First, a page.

What is a bounty hunter? Our popular image of a bounty hunter invokes ripped, leather-clad tough guys breaking down doors. Or we think of rogue cowboys in the Wild West chasing down bandits with Colt Peacemakers.
While exciting, the Hollywood-inspired version of bounty hunting doesn’t capture the day-to-day realities of the job. Bounty hunting isn’t all adrenaline all the time, and bounty hunters need the ability to do more than wave a gun around. This meticulous work involves
a lot of waiting, patience, and investigation.
Why learn about bail enforcement agents (the professional title of bounty hunters)? Bounty hunters help keep the machinery of the justice system moving. We learn a healthy respect for their jobs as we understand their full role in society.
What Is Bounty Hunting?
Bounty hunting doesn’t involve chasing down men with “dead or alive” posters anymore. In fact, bounty hunting has always had a c loser tie to bail bonds than manhunts.
So what do bounty hunters have to do with bail bonds? People who stand accused of crimes pay the court bail, a set amount of money that guarantees they will return to stand trial. Bail often costs a lot, so people call bail bondsmen to pay their way out of jail until the ir court date. The accused has to pay the bail bondsman back. However, if the accused flees, the bondsmen will have to pay the full bail themselves.
To prevent this from happening, bail bondsmen pay bail enforcement agents to track down their fugitive clients. Like cops, bounty hunters follow certain rules and receive special privileges set down by the law, such as the ability to make arrests.
While not always as glamorous as the movies portray, the work of bounty hunting fulfills an essential role in the justice system. Often, police departments don’t have the resources to track down every single person who skips bail. Bail enforcement agents pick up the sla ck to return defendants to court.
How Do Bounty Hunters Start Out?
Under state law, almost anyone could become a bounty hunter. Prospects simply need to register with the state, meet age and back ground requirements, and have at least a high school degree or GED. If they carry weapons, bail enforcement agents must have the proper licensing and training.
However, many bounty hunters go further than the minimum requirements. Many turn to colleges and special education centers for more training. Others also have degrees in related fields, such as forensics. Still more will have experience in law enforcement or the military.
What Are the Common Methods of Bounty Hunters?
When a defendant skips bail, bondsmen will call a trusted bounty hunter to track them down. In most states, bounty hunters have the ability to not only arrest, but also gain access to personal information and enter property where they believe a suspect has hidden. These rights give them a variety of ways to track and apprehend their subjects. We’ve listed those methods below.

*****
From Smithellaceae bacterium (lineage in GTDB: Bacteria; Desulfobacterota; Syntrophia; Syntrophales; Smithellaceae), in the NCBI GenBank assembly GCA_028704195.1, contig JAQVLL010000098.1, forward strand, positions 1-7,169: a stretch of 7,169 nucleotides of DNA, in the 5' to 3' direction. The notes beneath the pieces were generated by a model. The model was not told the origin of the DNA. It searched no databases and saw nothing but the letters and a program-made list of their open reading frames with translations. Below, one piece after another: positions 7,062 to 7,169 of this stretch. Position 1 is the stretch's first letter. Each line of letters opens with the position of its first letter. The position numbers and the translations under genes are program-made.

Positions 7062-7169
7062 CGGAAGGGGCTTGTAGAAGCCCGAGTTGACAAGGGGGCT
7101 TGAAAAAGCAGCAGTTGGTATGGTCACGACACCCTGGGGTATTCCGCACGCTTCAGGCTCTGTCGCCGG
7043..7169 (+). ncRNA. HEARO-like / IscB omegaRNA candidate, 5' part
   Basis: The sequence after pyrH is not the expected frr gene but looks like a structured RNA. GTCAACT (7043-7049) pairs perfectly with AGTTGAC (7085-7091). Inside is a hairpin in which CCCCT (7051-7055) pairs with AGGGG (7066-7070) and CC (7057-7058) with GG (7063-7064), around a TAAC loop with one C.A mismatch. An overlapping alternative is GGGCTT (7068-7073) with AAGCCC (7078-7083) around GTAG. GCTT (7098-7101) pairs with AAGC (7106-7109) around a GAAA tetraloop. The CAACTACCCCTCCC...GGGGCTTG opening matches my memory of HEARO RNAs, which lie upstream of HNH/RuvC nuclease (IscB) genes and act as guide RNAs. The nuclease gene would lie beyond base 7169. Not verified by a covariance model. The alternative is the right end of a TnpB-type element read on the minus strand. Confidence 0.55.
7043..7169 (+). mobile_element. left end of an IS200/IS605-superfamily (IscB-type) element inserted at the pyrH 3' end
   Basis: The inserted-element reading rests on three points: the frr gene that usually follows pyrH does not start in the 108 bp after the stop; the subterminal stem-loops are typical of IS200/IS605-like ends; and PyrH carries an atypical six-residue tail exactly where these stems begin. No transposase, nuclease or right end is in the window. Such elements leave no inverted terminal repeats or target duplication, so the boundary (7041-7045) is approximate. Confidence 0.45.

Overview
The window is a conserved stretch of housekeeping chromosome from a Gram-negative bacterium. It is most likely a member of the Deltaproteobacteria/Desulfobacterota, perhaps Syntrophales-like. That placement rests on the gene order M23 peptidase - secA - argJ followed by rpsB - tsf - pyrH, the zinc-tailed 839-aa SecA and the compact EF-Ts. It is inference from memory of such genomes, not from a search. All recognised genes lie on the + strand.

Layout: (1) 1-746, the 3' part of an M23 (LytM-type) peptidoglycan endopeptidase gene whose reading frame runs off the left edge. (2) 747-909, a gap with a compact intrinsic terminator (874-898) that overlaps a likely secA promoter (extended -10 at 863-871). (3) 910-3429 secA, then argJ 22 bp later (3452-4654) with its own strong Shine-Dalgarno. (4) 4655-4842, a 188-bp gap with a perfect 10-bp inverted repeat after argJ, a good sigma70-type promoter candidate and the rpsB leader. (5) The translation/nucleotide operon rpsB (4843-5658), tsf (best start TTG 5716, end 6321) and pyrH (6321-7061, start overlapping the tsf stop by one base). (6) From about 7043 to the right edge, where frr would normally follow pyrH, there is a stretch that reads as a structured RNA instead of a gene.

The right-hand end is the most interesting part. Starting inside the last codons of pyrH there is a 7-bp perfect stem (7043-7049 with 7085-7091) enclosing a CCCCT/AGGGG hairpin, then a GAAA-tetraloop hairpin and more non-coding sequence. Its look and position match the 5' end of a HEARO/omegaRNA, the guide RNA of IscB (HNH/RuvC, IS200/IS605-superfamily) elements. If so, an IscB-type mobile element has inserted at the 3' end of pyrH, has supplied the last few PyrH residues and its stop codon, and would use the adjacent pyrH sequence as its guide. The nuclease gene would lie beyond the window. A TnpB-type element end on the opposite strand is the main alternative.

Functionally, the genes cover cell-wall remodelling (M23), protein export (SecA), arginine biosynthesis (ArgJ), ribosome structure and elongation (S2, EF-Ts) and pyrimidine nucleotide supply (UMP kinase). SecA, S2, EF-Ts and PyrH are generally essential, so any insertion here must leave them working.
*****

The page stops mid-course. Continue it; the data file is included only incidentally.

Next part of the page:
Method 1: Study Personal Information
Bail enforcement agents gain access to the subject’s personal information including credit card statements, car information, phone records, and even social media. With this information, a bounty hunter can narrow down possible places where the defendant could have hidden.
Method 2: Track the Streets
Once the bounty hunter has a few leads, they often hit the streets. They usually track down the homes of family members, friends, romantic partners, and other associates. They also make contacts at local gathering places, such as bars, so they can receive instant notifi cation if the suspect visits.
Method 3: Leverage Relations
Bounty hunters often search for family and friends who would help find the suspect or encourage the suspect to turn themselves in. Many times family members have to cosign on the bondsman fee, so they have an interest in making the suspect go to court. Friends or romances might feel jaded and willing to tell the bounty hunter the person’s location. Working with the suspect’s close associates provides some of the best results.
Method 4: Negotiate a Surrender
Most bounty hunters prefer to negotiate with their marks rather than arrest them. Often they will find a way to contact them and convince them of the need to return to court. Bounty hunters often prefer this less dangerous option.
Method 5: Arrest
Other times, bounty hunters feel the need to make an arrest. They often try and trick their quarries to meet them at a neutral location. Bail enforcement agents also will use guns to intimidate subjects into surrendering. Or they will use non-lethal weapons, like mace or Tasers, to subdue their mark. Many bounty hunters prefer the Taser method because it carries less risk.
Bail enforcement represents a tried-and-true method for helping people meet their court dates. While they may not have the job Hollywood likes to portray, they serve an essential function in the justice system. As long as you respect them and their profession (in addition to the law), you’ll never have to meet one on unfriendly terms.